"Me Too" Evidence of Racial Discrimination Not Enough

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"Me Too" Evidence of Racial Discrimination Not Enough

A hostile work environment caused by racial discrimination is illegal under the Civil Rights Act of 1964. In most cases, the employee must have experienced such an environment directly to prevail in a lawsuit. But what if other employees in your workplace experience racial discrimination of which you are unaware until after you quit. Can you then allege it happened to me too?

Nope, according to a decision by the 11 th Circuit Court of Appeals. In this case, 23 African-American current and former employees of Austal, which is based in Australia and has its U.S. headquarters in Mobile, Alabama, sued the company, alleging vulgar racial graffiti frequently appeared in the shipyard's restrooms and that white supervisors called an African-American employee derogatory terms. The lower court threw out the case of six of the 23 employees because they were not aware of the discriminatory incidents directed against the other employees until after the lawsuit was started.

According to the complaint, vulgar racial graffiti was continually written on the bathroom walls. Austal cleaned the bathroom every few weeks and eventually painted the walls black. Several of the employees also saw or heard about a noose found in the break room at Austal in May 2008. Some employees saw multiple nooses. In total, employees discovered eight nooses at Austal while the plaintiffs worked there. Several of the employees' white counterparts also offended them by wearing or displaying Confederate flag paraphernalia. And several employees allege that white supervisors and coworkers called them or another African-American employee "boy," "monkey," and "Jeffrey."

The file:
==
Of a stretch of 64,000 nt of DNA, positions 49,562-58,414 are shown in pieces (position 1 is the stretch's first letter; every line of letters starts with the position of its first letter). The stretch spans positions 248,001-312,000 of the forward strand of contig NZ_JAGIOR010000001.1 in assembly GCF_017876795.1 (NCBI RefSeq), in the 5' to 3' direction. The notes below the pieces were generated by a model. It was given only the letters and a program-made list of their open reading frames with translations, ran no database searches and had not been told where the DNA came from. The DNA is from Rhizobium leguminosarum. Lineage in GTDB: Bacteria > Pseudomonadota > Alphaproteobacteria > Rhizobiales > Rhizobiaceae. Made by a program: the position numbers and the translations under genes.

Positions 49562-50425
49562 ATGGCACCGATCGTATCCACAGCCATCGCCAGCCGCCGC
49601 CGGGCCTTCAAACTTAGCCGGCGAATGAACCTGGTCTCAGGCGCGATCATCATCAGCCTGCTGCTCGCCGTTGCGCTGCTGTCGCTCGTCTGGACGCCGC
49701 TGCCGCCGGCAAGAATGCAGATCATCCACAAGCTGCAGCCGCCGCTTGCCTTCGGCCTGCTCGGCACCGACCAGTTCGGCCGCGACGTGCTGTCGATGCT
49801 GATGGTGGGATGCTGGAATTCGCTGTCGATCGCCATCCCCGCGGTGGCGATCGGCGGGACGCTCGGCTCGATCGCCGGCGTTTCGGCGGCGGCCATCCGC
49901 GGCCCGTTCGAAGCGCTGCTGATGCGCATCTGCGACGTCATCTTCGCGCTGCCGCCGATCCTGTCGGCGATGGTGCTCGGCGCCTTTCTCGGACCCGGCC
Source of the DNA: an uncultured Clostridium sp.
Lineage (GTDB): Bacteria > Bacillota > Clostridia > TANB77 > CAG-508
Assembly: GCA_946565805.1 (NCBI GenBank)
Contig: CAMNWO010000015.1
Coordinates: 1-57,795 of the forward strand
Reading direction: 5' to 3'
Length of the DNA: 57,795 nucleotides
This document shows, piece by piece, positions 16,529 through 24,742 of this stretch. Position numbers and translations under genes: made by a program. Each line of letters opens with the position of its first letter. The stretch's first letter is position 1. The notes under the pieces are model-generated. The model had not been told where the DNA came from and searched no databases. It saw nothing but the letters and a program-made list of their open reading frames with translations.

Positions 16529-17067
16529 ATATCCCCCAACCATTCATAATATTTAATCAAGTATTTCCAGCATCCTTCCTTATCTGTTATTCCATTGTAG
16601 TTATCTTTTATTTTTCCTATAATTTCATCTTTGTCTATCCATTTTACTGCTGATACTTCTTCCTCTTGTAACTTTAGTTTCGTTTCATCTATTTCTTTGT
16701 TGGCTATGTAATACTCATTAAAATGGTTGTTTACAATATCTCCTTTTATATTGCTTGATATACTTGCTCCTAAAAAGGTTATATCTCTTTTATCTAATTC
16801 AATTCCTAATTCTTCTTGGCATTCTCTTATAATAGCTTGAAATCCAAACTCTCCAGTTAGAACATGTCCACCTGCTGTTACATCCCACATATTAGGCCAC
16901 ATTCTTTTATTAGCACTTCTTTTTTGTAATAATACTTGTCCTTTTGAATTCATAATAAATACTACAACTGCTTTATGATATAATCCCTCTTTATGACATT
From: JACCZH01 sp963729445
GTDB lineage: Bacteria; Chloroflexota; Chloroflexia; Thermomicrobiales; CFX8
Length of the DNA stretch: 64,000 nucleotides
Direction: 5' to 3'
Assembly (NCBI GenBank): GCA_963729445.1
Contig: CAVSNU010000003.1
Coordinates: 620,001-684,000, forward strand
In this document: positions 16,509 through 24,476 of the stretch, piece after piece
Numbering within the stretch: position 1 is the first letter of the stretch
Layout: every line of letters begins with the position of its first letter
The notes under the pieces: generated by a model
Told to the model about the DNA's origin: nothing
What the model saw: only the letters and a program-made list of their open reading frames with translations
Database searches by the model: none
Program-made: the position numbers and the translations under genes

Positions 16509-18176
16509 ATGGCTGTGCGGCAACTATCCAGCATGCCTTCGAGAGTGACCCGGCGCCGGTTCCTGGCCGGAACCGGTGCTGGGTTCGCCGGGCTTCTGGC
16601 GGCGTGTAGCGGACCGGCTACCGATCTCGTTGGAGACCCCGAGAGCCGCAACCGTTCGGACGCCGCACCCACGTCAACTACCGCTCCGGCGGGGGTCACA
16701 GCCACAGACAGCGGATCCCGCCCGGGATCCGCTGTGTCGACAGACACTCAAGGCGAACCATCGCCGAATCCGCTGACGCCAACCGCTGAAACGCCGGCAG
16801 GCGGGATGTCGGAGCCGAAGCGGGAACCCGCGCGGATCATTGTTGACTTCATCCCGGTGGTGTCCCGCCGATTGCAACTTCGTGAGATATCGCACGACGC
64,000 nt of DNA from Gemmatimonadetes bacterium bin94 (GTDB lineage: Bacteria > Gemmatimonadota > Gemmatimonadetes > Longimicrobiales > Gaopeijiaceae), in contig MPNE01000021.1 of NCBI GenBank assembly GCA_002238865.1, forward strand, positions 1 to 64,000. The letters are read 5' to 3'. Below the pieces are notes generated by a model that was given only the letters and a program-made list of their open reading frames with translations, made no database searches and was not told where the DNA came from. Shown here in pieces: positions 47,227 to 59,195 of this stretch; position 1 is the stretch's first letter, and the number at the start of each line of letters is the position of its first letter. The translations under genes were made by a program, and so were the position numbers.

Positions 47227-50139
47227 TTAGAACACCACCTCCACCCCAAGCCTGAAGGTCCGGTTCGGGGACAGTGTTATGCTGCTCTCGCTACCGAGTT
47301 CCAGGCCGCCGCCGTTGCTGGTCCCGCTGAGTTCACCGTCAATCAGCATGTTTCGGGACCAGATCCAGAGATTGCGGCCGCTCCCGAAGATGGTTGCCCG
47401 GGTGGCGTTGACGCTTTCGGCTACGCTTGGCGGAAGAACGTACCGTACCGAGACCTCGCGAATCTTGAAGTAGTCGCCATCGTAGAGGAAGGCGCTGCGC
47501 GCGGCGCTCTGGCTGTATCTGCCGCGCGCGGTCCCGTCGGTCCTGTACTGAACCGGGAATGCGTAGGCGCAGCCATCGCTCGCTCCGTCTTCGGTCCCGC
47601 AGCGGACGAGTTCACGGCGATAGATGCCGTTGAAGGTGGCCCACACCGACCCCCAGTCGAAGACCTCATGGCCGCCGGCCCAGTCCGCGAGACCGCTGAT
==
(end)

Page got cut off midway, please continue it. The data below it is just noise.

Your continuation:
While most of the plaintiffs were directly affected by the hostile work environment, others were not. For example, one of the plaintiffs frequently "saw co-workers wearing apparel with the Confederate flag, which did not directly humiliate or threaten her. The only other harassment she experienced firsthand was not pervasive or severe: She saw racist graffiti on boxes in the women's restroom, but it did not cover the walls, like the graffiti in the men's restroom...All of the other harassment she learned about from other people. Even though others sent her photographs of the graffiti in the men's restroom 'at least every week,' she willingly accepted the photographs and did not ask that they stop or tell the senders that she felt harassed by them. Considering the totality of the circumstances, a reasonable jury would not find that her workplace was objectively hostile."

"The totality of a plaintiff's workplace circumstances does not include other employees' experiences of which the plaintiff is unaware," Judge Pryor wrote. "Courts conduct the objective assessment from the perspective of a reasonable person in the plaintiff's position, knowing what the plaintiff knew. A reasonable person in the plaintiff's position is not one who knows what the plaintiff learned only after her employment ended or what discovery later revealed."

The takeaway? To show that you have been subject to a hostile work environment caused by racial discrimination, you must have directly experienced the discrimination while you were employed. Relying on "me too" evidence experienced by other co-workers won't fly.

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